I am often asked for a list of my must have art journal supplies. As a supply junkie, it is a hard question to answer, but I tried to think of what I would like to give to someone new to art journaling. Thus, I narrowed down the list to 10 basic supplies.
Art journaling does not require a lot of materials. With just a book and a pen, one can create a fantastic art journal. However, creatives who wish to have a more colorful, mixed media type of art journal will love to have these 10 must have art supplies:
A good art journal requires a heavy weight paper that can accept fair amounts of wet media. Simple typing paper, for example, would disintegrate with the use of water and paint. Therefore, I recommend the Dylusions journals. They come in various sizes and I have never had an issue with media bleeding through the pages. They also last a really long time and have pockets built into them to keep little papers and momentos you might save for future use.
3) Waterproof Pens
Seriously, I could write an entire post about different pens. If you want to just buy one kind for a starter kit, I recommend Faber Castell Pitt Pens. This inexpensive set has different widths which should cover all your needs. These pens are filled with India Ink which is waterproof after it dries, yet still workable for a short time while wet.
4) Stabilo All Pencil
The Stabilo All pencils come in a variety of colors. I recommend buying a black one for sure. I also enjoy having a white Stabilo All pencil for writing on dark backgrounds. Stabilo All pencils are unique in several ways. The water-soluble pencil will mark clearly, densely and legibly on any surface including acetate, paper, glass, metal, photo, and film. The high-quality pigments offer good, solid color that can be easily wiped off of surfaces with a damp cloth. When you write with them and then use a brush with water to trace over the line, it activates and creates a deep, almost smokey effect. I’ve heard it referred to as a “magic pencil” before. It is available in red, blue, green, yellow, brown, black, white, graphite, and orange.
Art journalers often use acrylic paints. Since an art journal is informal, craft or student grade paints work fine. If you want the greatest set, though, you’ll want the starter set of Golden Fluid Acrylics. These professional paints layer beautifully. Their fluidity makes them transparent; yet, the color remains vibrant. I’ve taken countless art classes in the last decade and every single teacher agrees that the Golden paints are top notch.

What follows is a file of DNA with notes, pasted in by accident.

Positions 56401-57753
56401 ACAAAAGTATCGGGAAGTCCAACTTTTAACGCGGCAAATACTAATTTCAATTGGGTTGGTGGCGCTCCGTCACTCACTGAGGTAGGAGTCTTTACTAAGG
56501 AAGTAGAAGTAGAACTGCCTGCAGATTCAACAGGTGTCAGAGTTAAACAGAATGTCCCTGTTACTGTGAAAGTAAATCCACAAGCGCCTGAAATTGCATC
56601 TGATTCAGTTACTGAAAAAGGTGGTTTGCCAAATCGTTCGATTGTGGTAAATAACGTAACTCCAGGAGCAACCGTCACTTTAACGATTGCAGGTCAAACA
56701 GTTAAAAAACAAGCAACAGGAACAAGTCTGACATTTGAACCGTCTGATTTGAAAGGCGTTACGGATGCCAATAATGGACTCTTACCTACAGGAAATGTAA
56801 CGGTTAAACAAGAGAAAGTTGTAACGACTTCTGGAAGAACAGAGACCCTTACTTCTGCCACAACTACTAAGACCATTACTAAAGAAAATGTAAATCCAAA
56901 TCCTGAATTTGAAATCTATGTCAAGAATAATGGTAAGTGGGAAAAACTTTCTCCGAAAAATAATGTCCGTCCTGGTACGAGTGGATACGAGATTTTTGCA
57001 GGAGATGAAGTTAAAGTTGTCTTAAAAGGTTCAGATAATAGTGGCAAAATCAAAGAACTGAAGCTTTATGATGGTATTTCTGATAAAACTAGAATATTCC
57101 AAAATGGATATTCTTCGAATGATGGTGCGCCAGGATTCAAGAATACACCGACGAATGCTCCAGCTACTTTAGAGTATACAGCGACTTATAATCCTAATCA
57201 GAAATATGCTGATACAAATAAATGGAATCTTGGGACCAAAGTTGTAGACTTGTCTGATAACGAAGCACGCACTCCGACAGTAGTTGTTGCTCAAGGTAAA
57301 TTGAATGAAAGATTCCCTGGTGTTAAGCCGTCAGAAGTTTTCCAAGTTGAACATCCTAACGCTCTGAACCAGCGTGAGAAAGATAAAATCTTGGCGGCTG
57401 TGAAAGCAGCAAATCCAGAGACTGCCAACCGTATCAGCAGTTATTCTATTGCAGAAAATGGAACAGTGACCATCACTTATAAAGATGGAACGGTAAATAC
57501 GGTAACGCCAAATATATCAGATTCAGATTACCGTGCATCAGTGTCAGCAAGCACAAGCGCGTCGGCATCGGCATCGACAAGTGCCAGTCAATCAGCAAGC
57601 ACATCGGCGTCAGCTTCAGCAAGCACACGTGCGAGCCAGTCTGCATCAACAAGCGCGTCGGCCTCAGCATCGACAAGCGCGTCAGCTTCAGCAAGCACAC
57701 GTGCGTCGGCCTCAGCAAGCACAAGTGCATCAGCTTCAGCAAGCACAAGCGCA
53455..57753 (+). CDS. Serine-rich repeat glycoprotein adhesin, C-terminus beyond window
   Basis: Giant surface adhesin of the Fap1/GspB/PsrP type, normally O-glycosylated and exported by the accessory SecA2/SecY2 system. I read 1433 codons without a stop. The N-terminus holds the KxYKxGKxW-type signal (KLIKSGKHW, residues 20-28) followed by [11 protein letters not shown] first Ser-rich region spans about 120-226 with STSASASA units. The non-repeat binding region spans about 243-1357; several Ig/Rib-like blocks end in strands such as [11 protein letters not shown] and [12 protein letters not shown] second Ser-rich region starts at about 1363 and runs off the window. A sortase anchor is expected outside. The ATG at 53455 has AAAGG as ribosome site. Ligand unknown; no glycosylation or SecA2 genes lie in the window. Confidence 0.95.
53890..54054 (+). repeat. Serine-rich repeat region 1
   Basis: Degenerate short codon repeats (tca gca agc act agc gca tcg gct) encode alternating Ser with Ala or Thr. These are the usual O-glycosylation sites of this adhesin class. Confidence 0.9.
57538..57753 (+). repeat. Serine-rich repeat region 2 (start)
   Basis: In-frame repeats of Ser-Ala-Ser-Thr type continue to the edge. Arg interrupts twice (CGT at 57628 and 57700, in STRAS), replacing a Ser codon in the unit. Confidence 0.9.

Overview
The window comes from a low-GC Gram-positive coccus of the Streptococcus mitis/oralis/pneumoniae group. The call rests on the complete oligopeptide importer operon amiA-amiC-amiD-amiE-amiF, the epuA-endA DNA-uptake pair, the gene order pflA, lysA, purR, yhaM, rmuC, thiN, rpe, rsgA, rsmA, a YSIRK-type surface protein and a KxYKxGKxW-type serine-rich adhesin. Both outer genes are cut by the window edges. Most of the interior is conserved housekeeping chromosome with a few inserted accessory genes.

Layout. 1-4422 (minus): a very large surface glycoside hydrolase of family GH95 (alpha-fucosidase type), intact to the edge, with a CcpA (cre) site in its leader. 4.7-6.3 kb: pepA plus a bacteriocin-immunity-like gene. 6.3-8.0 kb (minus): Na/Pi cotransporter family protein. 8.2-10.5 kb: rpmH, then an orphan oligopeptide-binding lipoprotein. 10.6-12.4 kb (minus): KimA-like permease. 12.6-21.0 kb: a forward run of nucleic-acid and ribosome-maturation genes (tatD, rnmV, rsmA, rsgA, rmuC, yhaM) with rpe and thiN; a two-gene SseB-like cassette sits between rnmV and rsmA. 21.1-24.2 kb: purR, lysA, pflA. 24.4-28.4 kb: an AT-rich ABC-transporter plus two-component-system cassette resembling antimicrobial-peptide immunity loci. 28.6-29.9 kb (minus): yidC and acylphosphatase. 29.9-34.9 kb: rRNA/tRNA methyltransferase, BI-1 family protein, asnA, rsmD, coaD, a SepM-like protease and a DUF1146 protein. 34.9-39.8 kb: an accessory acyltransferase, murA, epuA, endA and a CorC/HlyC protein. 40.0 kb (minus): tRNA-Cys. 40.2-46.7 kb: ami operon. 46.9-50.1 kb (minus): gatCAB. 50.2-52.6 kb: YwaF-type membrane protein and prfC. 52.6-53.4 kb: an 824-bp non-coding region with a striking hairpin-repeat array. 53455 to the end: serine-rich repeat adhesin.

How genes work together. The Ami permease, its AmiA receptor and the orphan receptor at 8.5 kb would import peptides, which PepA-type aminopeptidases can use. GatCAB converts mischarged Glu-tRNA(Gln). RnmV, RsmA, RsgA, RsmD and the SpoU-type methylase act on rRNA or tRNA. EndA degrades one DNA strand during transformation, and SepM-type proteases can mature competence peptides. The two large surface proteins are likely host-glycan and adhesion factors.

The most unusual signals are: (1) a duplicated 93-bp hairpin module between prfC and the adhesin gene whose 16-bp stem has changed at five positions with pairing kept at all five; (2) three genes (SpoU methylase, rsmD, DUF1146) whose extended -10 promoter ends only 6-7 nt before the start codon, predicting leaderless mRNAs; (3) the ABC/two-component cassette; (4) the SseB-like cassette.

I don’t use or recommend expensive brushes for acrylic paints. I bought this brush set that I really like because it came with a variety of types and sizes in a roll that is easy to travel with. This Dugato Artist Paint Brush Set is pretty cool, too. It comes in a flat zipper case that pops up when in use, plus a palette knife, and a couple of sponges.
When it comes to stencils, there are a billion options on the market. For an art journal, I recommend abstract designs. The stencils aren’t meant to be the subject matter of the page. They are meant to add texture and interest to the background. A tree would be noticeable if it was used on every page, but polka dots would blend into the background. That’s the point of the stencils. Crafters Workshop Mixed Media Stencils Set is an example of a great art journal set.
8) Matte Medium
Many people collage in their art journal. I do A LOT of collaging and my favorite adhesive is Liquitex fluid matte medium. It will glue down all kinds of papers and is easy to add more layers on top of the dried medium.
There are many wonderful books on the market. Here are two I recommend:
9) Art Journal Courage: Fearless Mixed Media Techniques for Journaling Bravely by Dina Wakley is a well loved book. In the eight chapters, Wakely teaches 20+ mixed-media techniques to help you overcome your fears of new materials, using photos of yourself, creating layers, working without a plan and much more.
10) Another great art journaling book is the Painted Art Journal: 24 Projects for Creating Your Visual Narrative by Jeanne Oliver. It includes a series of guided projects that culminate in a beautiful, autobiographical art journal.
Art journals are wonderful ways to express your feelings, experiment with art ideas and products, record your goals and dreams, and practice no-pressure art. I encourage all of my students and peers to keep one. And, although art journals vary as greatly as the people who keep them, everyone needs some basic art journal supplies.
Want to see some sample art journal pages and the supplies they required? Check out my Art Journal Round Robin series: Part 1, Part 2, Part 3, and Part 4. To see a way to mix art journaling and bullet journaling in your own DIY planner, check out my guide to setting up a new Bullet Art Journal.
Do you think I hit the art journal supply highlights? What else would you include in the perfect gift basket?